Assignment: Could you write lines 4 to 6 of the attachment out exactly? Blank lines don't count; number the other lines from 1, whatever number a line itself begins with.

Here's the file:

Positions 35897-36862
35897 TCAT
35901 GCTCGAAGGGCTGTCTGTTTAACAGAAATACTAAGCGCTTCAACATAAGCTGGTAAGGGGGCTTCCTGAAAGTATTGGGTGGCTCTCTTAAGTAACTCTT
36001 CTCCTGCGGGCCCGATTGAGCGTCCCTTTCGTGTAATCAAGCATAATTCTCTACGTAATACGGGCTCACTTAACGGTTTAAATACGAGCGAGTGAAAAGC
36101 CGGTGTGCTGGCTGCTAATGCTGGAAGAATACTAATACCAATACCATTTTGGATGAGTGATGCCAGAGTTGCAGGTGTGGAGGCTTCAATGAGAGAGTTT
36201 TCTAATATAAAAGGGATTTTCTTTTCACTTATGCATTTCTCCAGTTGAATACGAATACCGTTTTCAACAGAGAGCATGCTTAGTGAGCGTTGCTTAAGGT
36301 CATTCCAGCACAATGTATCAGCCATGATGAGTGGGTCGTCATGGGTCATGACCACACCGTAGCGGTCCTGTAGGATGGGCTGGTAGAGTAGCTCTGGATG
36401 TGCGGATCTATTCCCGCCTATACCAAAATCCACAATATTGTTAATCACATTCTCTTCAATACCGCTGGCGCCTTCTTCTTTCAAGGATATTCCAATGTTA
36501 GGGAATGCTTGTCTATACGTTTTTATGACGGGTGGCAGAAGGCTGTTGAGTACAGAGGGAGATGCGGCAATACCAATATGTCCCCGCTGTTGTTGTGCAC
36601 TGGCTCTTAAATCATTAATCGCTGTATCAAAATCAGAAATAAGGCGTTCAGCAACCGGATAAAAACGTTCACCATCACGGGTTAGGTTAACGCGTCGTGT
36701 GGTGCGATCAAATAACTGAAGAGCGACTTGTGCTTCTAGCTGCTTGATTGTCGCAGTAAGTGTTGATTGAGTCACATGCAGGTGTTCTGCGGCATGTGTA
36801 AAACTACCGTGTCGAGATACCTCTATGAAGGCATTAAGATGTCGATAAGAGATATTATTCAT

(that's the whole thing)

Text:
36001 CTCCTGCGGGCCCGATTGAGCGTCCCTTTCGTGTAATCAAGCATAATTCTCTACGTAATACGGGCTCACTTAACGGTTTAAATACGAGCGAGTGAAAAGC
36101 CGGTGTGCTGGCTGCTAATGCTGGAAGAATACTAATACCAATACCATTTTGGATGAGTGATGCCAGAGTTGCAGGTGTGGAGGCTTCAATGAGAGAGTTT
36201 TCTAATATAAAAGGGATTTTCTTTTCACTTATGCATTTCTCCAGTTGAATACGAATACCGTTTTCAACAGAGAGCATGCTTAGTGAGCGTTGCTTAAGGT